These strips are applied at the factory and due to speed of assembly and the surface they are applied to it is common for them to peel back a little here and there and where they do this, two things happen.

The heater lacking a cabinet gets hotter than it should and becomes brittle damaging the insulation and the cabinet collects condensation where the heater is no longer in contact with it and eventually the moisture and the heater meet causing a high resistance short to ground.

And if the fridge is on a GFCI it trips as it should.



BlueMist

join:2011-01-24
Cookeville, TN
reply to xpen

Most people here seem bent on pinning the problem on refrigerator when it's entirely possible for the GFI breaker itself to become partially faulty. I know, I've had GFI as well as standard breakers go bad with some of them tripping at too low a current. Replaced them with new breakers of the same rating and type and the problem was gone. True, the odds are the refrigerator is at fault but if the problem is in the breaker having that replaced is much cheaper than replacing a refrigerator

If you have another outlet with a GFI try plugging your refrigerator into that outlet and see what happens. If it takes a grounded 3-wire extension cord to do so then fine. If the other breaker trips like the first one then the refrigerator is the culprit and it's time to either have it repaired by someone qualified or replaced. If on the other hand the alternate GFI breaker does not trip then it's time to have an electrician replace the breaker the refrigerator normally uses.


Speedy Petey

join:2008-01-19
reply to 54067323

said by 54067323:

said by Speedy Petey:

If I may ask, what "water" do you suppose could have done this??? Where is water in contact with electrical equipment?

It collects on the inside edge of the cabinet where the door gasket meets the cabinet and sometimes within the doors and it is the primary reason mullion heaters take a crap.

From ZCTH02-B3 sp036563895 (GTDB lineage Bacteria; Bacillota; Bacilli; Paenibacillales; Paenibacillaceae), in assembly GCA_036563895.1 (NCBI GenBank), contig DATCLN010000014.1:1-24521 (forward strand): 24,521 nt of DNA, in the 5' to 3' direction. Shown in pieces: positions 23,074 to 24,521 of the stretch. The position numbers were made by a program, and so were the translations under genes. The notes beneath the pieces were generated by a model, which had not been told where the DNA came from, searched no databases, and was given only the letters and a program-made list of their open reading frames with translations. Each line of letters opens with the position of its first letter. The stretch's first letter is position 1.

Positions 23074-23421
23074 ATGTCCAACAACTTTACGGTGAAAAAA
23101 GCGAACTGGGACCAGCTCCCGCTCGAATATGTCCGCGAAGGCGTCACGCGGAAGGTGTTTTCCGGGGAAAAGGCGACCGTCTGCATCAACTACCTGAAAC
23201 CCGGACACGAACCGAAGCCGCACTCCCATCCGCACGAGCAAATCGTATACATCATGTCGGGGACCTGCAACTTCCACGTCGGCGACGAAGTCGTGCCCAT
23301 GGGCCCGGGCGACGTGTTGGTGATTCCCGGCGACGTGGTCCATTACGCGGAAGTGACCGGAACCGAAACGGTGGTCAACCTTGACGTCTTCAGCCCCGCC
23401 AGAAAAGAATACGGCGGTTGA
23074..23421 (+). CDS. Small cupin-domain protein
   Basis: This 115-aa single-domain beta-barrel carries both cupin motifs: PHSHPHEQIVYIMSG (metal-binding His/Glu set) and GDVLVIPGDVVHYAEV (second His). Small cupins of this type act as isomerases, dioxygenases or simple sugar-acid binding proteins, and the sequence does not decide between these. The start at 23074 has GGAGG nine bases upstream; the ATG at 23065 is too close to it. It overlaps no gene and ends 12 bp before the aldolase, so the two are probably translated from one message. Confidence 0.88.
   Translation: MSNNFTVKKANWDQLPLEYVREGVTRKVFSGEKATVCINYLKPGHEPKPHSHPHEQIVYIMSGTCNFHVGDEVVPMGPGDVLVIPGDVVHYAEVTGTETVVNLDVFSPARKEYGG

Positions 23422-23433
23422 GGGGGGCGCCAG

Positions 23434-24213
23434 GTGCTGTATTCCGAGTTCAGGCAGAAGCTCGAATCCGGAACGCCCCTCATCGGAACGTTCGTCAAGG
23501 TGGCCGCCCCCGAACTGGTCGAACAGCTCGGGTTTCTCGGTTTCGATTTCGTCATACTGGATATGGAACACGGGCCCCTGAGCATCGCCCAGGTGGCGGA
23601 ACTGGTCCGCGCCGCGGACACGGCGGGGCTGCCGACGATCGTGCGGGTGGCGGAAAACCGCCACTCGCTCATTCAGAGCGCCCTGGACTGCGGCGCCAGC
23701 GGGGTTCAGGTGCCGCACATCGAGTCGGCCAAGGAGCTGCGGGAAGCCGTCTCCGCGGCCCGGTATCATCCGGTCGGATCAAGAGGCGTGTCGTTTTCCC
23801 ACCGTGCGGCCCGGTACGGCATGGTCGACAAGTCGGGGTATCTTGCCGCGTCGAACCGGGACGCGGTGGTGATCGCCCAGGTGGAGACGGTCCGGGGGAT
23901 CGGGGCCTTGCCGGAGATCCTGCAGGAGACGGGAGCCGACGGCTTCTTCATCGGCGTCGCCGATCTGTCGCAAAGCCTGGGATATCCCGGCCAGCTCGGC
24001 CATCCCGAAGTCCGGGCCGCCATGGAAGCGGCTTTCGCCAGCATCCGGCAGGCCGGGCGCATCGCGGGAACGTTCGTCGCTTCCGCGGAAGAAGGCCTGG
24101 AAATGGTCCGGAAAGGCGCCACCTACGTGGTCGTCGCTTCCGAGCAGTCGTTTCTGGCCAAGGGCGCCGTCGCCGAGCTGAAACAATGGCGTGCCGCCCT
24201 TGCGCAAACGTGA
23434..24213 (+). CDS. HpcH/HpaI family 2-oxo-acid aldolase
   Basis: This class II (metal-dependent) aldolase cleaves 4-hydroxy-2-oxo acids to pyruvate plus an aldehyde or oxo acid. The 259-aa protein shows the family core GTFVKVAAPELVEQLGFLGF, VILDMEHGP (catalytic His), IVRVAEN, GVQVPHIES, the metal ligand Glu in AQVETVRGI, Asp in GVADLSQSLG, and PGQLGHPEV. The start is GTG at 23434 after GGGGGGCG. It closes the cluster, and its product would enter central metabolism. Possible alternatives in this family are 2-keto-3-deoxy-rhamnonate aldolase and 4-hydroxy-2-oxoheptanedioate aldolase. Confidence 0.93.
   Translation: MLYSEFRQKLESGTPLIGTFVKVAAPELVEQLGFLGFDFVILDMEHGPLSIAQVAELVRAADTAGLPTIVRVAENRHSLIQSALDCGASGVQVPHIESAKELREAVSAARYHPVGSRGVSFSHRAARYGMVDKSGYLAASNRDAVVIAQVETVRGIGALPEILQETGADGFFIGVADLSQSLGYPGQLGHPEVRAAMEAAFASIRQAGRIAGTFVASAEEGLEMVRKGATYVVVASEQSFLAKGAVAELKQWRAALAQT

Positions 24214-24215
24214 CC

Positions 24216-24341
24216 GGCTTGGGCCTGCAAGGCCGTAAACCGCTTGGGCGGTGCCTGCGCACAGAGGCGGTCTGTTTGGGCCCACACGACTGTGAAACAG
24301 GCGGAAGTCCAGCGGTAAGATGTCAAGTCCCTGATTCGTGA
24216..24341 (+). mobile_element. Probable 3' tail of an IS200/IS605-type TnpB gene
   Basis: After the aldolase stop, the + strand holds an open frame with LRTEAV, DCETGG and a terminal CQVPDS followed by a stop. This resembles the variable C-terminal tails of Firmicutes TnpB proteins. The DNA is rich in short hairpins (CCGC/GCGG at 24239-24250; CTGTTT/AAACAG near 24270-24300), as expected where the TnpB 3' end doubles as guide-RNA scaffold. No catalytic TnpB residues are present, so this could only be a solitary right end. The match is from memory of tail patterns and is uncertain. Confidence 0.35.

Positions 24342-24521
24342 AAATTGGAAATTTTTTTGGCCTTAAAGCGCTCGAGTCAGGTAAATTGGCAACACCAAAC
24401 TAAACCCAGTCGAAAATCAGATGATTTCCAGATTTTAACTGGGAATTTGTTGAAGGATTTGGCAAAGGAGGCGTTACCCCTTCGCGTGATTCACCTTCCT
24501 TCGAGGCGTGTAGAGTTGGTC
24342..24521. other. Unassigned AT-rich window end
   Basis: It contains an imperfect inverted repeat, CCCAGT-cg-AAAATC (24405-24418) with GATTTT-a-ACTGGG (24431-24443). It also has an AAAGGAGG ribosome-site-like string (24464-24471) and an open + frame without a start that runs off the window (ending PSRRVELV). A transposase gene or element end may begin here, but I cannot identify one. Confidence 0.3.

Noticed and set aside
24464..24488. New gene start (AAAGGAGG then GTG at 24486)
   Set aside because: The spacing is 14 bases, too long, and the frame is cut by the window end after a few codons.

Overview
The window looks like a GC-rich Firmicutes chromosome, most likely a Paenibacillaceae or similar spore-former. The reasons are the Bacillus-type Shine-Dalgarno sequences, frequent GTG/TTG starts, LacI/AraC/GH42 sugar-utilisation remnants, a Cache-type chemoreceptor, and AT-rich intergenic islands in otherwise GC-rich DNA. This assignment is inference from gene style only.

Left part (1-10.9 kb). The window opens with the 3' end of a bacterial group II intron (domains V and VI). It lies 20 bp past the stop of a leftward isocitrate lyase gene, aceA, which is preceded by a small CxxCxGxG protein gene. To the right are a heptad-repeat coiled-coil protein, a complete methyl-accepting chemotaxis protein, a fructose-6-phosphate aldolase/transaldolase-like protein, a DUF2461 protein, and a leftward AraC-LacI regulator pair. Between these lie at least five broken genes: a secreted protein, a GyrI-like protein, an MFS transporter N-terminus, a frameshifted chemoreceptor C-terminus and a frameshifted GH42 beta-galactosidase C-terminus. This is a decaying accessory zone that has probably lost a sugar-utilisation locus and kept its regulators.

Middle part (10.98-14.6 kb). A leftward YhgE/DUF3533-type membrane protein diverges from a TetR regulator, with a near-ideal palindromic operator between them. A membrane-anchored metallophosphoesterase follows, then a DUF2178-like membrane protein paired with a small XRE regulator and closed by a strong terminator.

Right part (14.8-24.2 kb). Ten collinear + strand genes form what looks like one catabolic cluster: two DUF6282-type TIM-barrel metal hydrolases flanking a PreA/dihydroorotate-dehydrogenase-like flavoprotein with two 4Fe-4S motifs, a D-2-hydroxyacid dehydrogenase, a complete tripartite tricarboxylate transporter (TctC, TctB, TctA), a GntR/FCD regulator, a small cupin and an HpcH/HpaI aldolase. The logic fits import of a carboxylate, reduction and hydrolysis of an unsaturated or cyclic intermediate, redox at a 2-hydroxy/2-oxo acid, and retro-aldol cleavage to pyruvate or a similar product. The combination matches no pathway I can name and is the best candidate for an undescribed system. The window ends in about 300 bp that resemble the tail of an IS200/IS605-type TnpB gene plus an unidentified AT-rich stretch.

It is also common to find wet electrical switches in the door boxes of ice and water dispensers.

Water can also be found in direct contact with electrical within the defrost heater (cube release) of ice makers, those heaters are supposed to be “sealed” but that seal is far from perfect.

And any of the above can easily shunt enough current to the grounded shell to trip a GFCI.

Other less likely suspects are thermostats, defrost timers, evaporator and condenser fans or a cracked or rusted out defrost heater in the evaporator coil.

I'd be interested as to who taught you this. IMO this is the kind of answer someone gives when they really have no idea what they are talking about and just want to sound like they do. Not you, but whoever you heard this from.


Actually it more correct than not, allow me to explain.

Mullion heaters are a common cause if this type of fault, the reason how they are made and how they are applied.

The heaters (the cheap and common ones) are really not much more than a resistive strip sandwiched between two plastic sheets that insulate it from the cabinet and it is held in place with a double sided adhesive.

These strips are applied at the factory and due to speed of assembly and the surface they are applied to it is common for them to peel back a little here and there and where they do this, two things happen.